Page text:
Health Policy Digest for July 2020
House HHS Appropriations Bill Released
On July 13, the House Appropriations Committee passed its bill funding the Departments of Labor, Health and Human Services, and Education for fiscal year (FY) 2021. Highlights from the allocations include $78.6 million for advanced education nursing, $45.9 million for nursing education, practice, and retention, $5 million for the Nurse Practitioner Optional Fellowship Program, $20.3 million for nursing workforce diversity, $91.6 million for NURSE Corps scholarship and loan repayment, and $28.5 million for the Nursing Faculty Loan Program. The House is expected to vote on the bill by the end of July, though the Senate has not yet advanced their bills for FY 2021 government funding. Read the Committee-approved bill text and the Committee report.
On June 22, the Nursing Community Coalition (NCC)—of which ARN is a member—submitted letters to House and Senate leadership of the Labor, Health and Human Services, Education, and related agencies subcommittees on appropriations. These letters reiterated NCC's requests for additional funding in FY 2021 for Title VIII Nursing Workforce Development Programs ($278 million) and the National Institute of Nursing Research ($182 million). Read the letters here and here.NIH Announces New NINR Director
On July 1, Dr. Francis Collins, director of the National Institutes of Health (NIH), announced that Dr. Shannon Zenk, currently a nursing collegiate professor at the University of Illinois at Chicago, will become the next director of the National Institute on Nursing Research (NINR). Dr. Tara Schwetz, who has been serving as the NINR acting director since January 2020, will return full-time to her role as NIH associate deputy director. Read the NIH announcement on Dr. Zenk's selection here.Coalition to Preserve Rehabilitation Letter on IMPACT Act Reset
On July 15, the Coalition to Preserve Rehabilitation (CPR)—of which ARN is a member—submitted a letter to Congress requesting that the next COVID-19 legislative package include a "reset" of the Improving Medicare Post-Acute Care Transformation (IMPACT) Act. The IMPACT Act, enacted in 2014, requires that Centers for Medicare and Medicaid Services (CMS) work to implement a unified payment system for all four settings of post-acute care (SNFs, IRFs, HHAs, and LTCHs). Due to the recent implementation of new individual payment systems and policies in PAC settings and the ongoing impact of the COVID-19 pandemic, CPR and other stakeholders have requested that Congress reset the timeline of the IMPACT Act and reevaluate whether a unified PAC payment system is appropriate for beneficiaries in need of post-acute care.ANA Letters to the Administration on COVID Relief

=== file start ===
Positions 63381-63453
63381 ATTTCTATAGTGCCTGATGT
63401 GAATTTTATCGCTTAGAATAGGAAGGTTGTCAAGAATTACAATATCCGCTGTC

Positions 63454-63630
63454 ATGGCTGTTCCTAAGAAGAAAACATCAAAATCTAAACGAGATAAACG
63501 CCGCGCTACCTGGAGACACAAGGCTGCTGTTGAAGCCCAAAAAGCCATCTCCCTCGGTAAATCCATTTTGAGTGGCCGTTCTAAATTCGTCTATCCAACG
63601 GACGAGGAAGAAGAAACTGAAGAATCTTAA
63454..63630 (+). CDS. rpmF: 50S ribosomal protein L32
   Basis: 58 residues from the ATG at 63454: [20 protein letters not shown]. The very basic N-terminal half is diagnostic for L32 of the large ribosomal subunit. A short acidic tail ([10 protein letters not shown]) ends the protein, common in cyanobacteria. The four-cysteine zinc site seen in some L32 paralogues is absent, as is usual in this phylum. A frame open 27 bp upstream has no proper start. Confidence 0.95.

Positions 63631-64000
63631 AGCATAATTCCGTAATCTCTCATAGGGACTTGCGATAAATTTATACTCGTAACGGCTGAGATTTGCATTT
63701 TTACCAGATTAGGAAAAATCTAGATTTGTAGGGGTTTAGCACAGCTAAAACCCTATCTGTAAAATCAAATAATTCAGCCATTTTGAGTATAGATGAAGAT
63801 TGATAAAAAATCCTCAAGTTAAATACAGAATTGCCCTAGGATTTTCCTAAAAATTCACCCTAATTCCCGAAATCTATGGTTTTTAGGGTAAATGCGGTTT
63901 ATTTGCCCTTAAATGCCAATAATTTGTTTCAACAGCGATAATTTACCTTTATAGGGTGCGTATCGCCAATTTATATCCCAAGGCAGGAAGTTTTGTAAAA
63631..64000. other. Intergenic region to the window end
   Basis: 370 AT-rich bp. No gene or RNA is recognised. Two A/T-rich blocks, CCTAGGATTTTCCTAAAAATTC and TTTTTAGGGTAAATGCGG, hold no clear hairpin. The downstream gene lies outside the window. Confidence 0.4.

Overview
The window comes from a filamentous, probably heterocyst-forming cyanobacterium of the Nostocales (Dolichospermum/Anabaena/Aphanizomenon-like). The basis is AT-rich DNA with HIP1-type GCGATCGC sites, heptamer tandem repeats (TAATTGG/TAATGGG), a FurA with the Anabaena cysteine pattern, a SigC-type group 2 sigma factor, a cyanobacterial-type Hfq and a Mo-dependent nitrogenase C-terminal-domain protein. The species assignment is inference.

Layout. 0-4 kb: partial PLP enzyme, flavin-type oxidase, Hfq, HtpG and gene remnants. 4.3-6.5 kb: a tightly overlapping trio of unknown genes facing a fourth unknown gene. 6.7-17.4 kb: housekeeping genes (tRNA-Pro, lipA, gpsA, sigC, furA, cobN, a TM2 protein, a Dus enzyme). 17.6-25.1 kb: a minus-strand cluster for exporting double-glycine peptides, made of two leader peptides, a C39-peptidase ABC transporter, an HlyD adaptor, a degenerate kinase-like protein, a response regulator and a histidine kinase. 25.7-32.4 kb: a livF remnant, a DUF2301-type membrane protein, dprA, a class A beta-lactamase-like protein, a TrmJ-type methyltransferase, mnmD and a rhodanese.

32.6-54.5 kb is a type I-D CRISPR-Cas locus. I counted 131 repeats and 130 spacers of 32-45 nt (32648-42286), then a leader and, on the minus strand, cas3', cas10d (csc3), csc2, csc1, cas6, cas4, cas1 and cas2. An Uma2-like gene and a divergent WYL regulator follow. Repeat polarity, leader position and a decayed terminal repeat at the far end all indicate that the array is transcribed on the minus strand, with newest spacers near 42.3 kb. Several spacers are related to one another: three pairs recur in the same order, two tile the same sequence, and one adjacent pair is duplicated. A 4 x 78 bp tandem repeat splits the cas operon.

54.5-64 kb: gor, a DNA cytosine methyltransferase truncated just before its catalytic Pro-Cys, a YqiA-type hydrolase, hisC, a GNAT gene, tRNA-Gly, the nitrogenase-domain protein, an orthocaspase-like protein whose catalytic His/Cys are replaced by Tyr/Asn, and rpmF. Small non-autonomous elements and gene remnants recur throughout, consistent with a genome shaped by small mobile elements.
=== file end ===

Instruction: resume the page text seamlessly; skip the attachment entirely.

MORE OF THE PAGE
On June 16, the American Nurses Association (ANA) sent two letters to the Trump administration outlining recommendations for COVID-19 relief. One letter to CMS identified emergency flexibilities that should be made permanent, including telehealth flexibilities, and expanded scope of Medicare practice for advanced practice registered nurses (APRNs). The second letter, sent to the Occupational Safety and Health Administration (OSHA), urged the Department of Labor to restore standards for the provision of personal protective equipment in healthcare workplaces. Read the letter to CMS and the letter to OSHA.NCC Letter to the Administration on COVID Waivers
On July 15, NCC sent a letter to CMS Administrator Seema Verma requesting that the agency make permanent a set of temporary regulatory waivers enacted during the COVID-19 public health emergency. Among these requests, NCC asked CMS to extend the waiver of the Medicare requirement that patients be under the care of a physician, permanently allow nurse practitioners and clinical nurse specialists to perform mandatory patient visits in skilled nursing facilities, and continue to expand flexibility for telehealth. Read the letter to CMS.AMRPA and AAPM&R Briefing on Medical Rehabilitation Needs for COVID Patients
On July 9, the American Medical Rehabilitation Providers Association (AMRPA) and the American Academy of Physical Medicine and Rehabilitation (AAPM&R) hosted a virtual congressional briefing on the medical rehabilitation needs of recovering COVID-19 patients. Physician and hospital executive leaders from both organizations shared their experience with the COVID-19 pandemic and outlined policy recommendations to address the ongoing needs of rehabilitation patients, providers, and facilities. The recorded briefing is available to the public (password: 3F*^81vg).Biden-Sanders Task Force Releases Health Care Plan
On July 8, former Vice President Joe Biden's presidential campaign released a series of recommendations developed by the Biden-Sanders Unity Task Force, including a set of policies to improve access to and quality of health care. Among the recommendations are proposed policies to reauthorize the National Health Service Corps, double the public health workforce through expanded training and credentialing, and increase funding for Title VIII nursing workforce programs. View the recommendations.Congress Extends Small Business Loan Program
On July 4, President Trump signed legislation extending the Paycheck Protection Program, implemented under the CARES Act in March to provide loans to small businesses to keep employees on payroll. The program, which was scheduled to expire on June 30, is now authorized to provide additional loans through August 8.
If you haven't already, we recommend that you visit ARN's COVID-19 Resource page on the ARN website for the latest information and resources for rehabilitation nurses.